However, supply side headwinds led by a shortage of construction lots and labor, along with tight access to acquisition, construction and development (AD&C) loans, continue to hamper a more robust recovery.
"Builders remain cautiously optimistic about market conditions," said NAHB Chief Economist Robert Dietz. "2016 should be the first year since the Great Recession in which the growth rate for single-family production exceeds that of multifamily. And we see single-family growth accelerating in 2017 as the supply side chain mends and we can expand production."
Steady job growth has bolstered consumer confidence and rekindled housing demand. Nationally, payroll employment has surpassed its pre-recession peak by a modest margin and only a small number of states lag behind pre-recession levels.
Looking at the forecast, single-family production is expected to post a 14 percent gain in 2016 to 812,000 units and rise an additional 19 percent to 964,000 units in 2017.
Using the 2000-2003 period as a healthy benchmark when single-family starts averaged 1.3 million units on an annual basis, NAHB is projecting that single-family production, which bottomed out at an average of 27 percent of normal production in early 2009, will rise to 64 percent of normal by the fourth quarter of this year and climb to 77 percent of normal by the end of 2017. Single-family production currently stands at 58 percent of normal activity.
"Consumer surveys suggest the ultimate goal of millennials is to purchase a single-family home in the suburbs," said Dietz. "We see growth for single-family looking ahead. The recovery continues and is dictated by demand side conditions and supply side headwinds."
On the multifamily side, production ran at 395,000 units last year, above the 331,000 rate that is considered a normal level of production. Multifamily starts are expected to decline 4 percent to 379,000 units this year and rise 6 percent to 402,000 units in 2017.
Residential remodeling activity is expected to increase 3.3 percent in 2016 over last year and rise an additional 1.3 percent in 2017.
The Best Year Since 2006
Len Kiefer, deputy chief economist at Freddie Mac, cited several factors that should make this year's home sales the best in a decade:
· Household formations are projected to accelerate. Between 2008 and 2014, the slowdown resulted in 5.1 million fewer household formations than normal.
· Purchase applications show solid home sales that match demographics.
· More owners are current on their mortgages, with fewer defaults and less foreclosures.
· Solid job gains include rising salaries and wages.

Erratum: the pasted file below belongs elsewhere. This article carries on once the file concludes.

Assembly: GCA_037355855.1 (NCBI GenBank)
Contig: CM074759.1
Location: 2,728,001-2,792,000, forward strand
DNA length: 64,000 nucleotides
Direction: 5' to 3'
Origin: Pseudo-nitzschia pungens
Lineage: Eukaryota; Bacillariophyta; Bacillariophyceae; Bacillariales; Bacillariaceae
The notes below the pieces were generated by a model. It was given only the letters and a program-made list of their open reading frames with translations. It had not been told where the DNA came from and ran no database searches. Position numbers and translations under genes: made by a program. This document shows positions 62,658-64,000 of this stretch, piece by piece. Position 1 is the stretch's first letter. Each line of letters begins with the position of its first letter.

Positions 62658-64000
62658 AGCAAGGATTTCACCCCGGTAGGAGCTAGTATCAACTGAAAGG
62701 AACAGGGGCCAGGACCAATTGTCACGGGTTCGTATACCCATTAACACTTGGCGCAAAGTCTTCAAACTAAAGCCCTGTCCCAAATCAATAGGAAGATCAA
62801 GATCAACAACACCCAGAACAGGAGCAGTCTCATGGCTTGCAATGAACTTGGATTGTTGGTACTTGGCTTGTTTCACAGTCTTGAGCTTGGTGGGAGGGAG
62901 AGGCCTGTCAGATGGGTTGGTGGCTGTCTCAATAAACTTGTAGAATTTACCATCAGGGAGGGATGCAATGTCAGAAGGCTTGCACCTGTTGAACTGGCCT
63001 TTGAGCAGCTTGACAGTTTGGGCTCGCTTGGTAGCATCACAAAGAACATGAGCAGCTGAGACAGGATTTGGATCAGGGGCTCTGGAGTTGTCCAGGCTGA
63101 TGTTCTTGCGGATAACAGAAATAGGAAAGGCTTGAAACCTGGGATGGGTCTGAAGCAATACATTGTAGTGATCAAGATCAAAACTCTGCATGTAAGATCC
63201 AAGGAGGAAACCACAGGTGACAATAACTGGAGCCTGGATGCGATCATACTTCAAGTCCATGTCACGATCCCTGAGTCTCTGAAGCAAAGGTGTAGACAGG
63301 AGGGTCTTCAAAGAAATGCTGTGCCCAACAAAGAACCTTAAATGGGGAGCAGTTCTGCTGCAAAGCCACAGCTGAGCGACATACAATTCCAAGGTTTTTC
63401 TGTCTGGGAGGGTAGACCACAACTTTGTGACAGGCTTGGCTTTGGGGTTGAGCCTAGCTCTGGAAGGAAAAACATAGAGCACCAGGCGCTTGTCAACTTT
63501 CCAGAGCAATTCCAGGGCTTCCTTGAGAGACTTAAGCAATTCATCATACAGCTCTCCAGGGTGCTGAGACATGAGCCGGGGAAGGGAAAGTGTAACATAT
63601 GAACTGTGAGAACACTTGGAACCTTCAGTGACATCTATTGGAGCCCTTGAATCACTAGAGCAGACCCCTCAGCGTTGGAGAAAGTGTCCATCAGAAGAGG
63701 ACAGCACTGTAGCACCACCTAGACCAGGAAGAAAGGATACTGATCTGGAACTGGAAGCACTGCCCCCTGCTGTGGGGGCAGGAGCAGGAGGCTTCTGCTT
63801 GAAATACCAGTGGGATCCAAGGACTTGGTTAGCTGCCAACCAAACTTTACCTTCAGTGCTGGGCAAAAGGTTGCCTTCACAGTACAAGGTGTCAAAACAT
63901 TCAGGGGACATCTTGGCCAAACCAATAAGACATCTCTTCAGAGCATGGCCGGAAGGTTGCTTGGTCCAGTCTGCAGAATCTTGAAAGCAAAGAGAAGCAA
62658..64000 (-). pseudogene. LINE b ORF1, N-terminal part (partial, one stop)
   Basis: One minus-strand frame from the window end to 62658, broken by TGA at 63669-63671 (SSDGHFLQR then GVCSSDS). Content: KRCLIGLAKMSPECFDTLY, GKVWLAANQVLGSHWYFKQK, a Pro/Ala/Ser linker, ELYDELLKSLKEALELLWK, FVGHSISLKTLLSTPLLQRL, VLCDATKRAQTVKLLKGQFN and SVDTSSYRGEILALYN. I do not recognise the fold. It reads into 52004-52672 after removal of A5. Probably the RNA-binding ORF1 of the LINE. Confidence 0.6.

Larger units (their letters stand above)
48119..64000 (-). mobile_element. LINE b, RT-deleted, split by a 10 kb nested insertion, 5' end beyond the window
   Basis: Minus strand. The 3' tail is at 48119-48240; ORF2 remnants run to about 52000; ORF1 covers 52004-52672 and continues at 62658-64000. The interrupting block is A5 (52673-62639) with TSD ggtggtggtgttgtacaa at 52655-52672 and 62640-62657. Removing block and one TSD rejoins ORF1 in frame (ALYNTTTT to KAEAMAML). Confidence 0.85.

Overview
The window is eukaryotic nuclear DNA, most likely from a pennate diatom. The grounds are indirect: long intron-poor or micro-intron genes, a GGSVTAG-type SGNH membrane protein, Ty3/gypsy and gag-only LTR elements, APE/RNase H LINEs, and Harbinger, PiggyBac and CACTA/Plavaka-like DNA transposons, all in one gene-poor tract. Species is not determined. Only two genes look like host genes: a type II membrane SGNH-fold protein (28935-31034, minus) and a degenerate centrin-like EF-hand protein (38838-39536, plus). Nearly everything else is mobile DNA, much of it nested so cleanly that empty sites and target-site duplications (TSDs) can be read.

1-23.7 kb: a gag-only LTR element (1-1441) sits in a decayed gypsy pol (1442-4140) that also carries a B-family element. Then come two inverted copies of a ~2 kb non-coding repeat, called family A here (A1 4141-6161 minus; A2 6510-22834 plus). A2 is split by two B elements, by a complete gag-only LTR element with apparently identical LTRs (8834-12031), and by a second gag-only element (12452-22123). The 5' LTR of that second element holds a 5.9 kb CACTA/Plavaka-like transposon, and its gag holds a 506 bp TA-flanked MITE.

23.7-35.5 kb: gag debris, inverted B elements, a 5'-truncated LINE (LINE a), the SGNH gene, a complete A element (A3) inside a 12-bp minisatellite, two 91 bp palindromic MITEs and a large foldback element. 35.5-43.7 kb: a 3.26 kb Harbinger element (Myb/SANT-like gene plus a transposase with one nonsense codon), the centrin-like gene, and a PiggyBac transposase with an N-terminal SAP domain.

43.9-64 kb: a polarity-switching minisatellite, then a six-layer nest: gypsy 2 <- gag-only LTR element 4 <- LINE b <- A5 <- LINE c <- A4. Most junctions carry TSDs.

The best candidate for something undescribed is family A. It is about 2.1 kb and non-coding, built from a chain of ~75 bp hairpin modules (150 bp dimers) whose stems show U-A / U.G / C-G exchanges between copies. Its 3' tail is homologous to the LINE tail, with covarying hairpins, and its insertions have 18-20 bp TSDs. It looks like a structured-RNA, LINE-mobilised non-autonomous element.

· House prices are rising about 6 percent annually and appear roughly in line with incomes and rents.
"Demographic tailwinds are helping to propel the housing market forward," said Kiefer.
Freddie Mac is projecting 5.9 million total home sales this year, the highest level since 2006, and 6.2 million in 2017.
Regionally, Kiefer said that house price growth is the strongest in the South and West, with Nevada, Oregon, Washington, Colorado and Florida all posting double-digit statewide house price appreciation between December 2014 and December 2015.
Back to Basics
Also looking below the national numbers, NAHB senior economist Robert Denk said that housing market conditions are improving across the nation, but the pace of the recovery continues to vary by state and region.
"A common theme has emerged," said Denk. "The progress of market recovery is no longer a function of the boom and bust cycle marked by price bubbles, excess supply and foreclosures. The key driver of the housing recovery is now back to the underlying housing market fundamentals of population and job growth."
The hardest hit areas during the downturn included the "bubble" states of California, Arizona, Nevada and Florida, where housing market excesses were the greatest, and the industrial Midwest, where the longer-term decline in U.S. manufacturing was exacerbated by the recession. Marked by solid job growth, housing markets in the bubble states are on the mend while the Midwest continues to languish due to an ongoing sluggish manufacturing base.
The states with the strongest housing market recoveries are also among the leaders in payroll employment gains since the end of the recession. The strongest housing recoveries to date are in Montana, North Dakota and Utah, all with robust energy sectors, which helped push them near or beyond full recovery in housing production. The next tier of leaders includes Texas, Oklahoma, Louisiana and Alaska - again, all with prominent energy sectors.
While the collapse in oil prices since mid-2014 will undermine the strength of the economies in these states as their energy sectors contract, the extent of the weakening will depend on the diversity of the economy. "The basic principle remains the same," said Denk. "A strong economy, whether helped, hindered or unaffected by the energy economy, will be a key factor driving housing recoveries going forward."
In another way of looking at the long road back to normal, by the end of 2017, the top 20 percent of states will reach at least 102 percent of normal single-family production levels, compared to the bottom 20 percent, which will still be below 65 percent.